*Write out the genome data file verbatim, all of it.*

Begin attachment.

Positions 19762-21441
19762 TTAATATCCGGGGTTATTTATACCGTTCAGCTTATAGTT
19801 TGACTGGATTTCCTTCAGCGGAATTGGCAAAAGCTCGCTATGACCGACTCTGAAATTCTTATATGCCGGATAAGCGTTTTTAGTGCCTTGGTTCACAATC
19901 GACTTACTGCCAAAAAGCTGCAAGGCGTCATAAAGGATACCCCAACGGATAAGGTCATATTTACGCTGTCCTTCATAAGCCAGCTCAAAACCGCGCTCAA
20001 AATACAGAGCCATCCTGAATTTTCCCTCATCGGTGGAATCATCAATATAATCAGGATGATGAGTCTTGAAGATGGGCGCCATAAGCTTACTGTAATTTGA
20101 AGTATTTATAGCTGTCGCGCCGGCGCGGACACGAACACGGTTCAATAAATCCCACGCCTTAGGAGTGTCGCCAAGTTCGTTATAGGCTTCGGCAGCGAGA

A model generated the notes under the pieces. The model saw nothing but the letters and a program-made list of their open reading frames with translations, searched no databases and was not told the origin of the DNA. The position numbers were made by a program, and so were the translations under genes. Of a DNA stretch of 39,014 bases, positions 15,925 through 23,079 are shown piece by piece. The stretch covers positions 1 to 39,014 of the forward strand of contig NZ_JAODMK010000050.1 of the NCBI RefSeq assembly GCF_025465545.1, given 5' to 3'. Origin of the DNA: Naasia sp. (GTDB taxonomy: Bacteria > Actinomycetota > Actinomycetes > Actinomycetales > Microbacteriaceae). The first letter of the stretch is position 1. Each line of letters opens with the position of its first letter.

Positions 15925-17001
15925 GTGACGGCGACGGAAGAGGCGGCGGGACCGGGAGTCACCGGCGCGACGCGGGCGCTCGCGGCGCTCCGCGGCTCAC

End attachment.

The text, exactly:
Positions 19762-21441
19762 TTAATATCCGGGGTTATTTATACCGTTCAGCTTATAGTT
19801 TGACTGGATTTCCTTCAGCGGAATTGGCAAAAGCTCGCTATGACCGACTCTGAAATTCTTATATGCCGGATAAGCGTTTTTAGTGCCTTGGTTCACAATC
19901 GACTTACTGCCAAAAAGCTGCAAGGCGTCATAAAGGATACCCCAACGGATAAGGTCATATTTACGCTGTCCTTCATAAGCCAGCTCAAAACCGCGCTCAA
20001 AATACAGAGCCATCCTGAATTTTCCCTCATCGGTGGAATCATCAATATAATCAGGATGATGAGTCTTGAAGATGGGCGCCATAAGCTTACTGTAATTTGA
20101 AGTATTTATAGCTGTCGCGCCGGCGCGGACACGAACACGGTTCAATAAATCCCACGCCTTAGGAGTGTCGCCAAGTTCGTTATAGGCTTCGGCAGCGAGA

A model generated the notes under the pieces. The model saw nothing but the letters and a program-made list of their open reading frames with translations, searched no databases and was not told the origin of the DNA. The position numbers were made by a program, and so were the translations under genes. Of a DNA stretch of 39,014 bases, positions 15,925 through 23,079 are shown piece by piece. The stretch covers positions 1 to 39,014 of the forward strand of contig NZ_JAODMK010000050.1 of the NCBI RefSeq assembly GCF_025465545.1, given 5' to 3'. Origin of the DNA: Naasia sp. (GTDB taxonomy: Bacteria > Actinomycetota > Actinomycetes > Actinomycetales > Microbacteriaceae). The first letter of the stretch is position 1. Each line of letters opens with the position of its first letter.

Positions 15925-17001
15925 GTGACGGCGACGGAAGAGGCGGCGGGACCGGGAGTCACCGGCGCGACGCGGGCGCTCGCGGCGCTCCGCGGCTCAC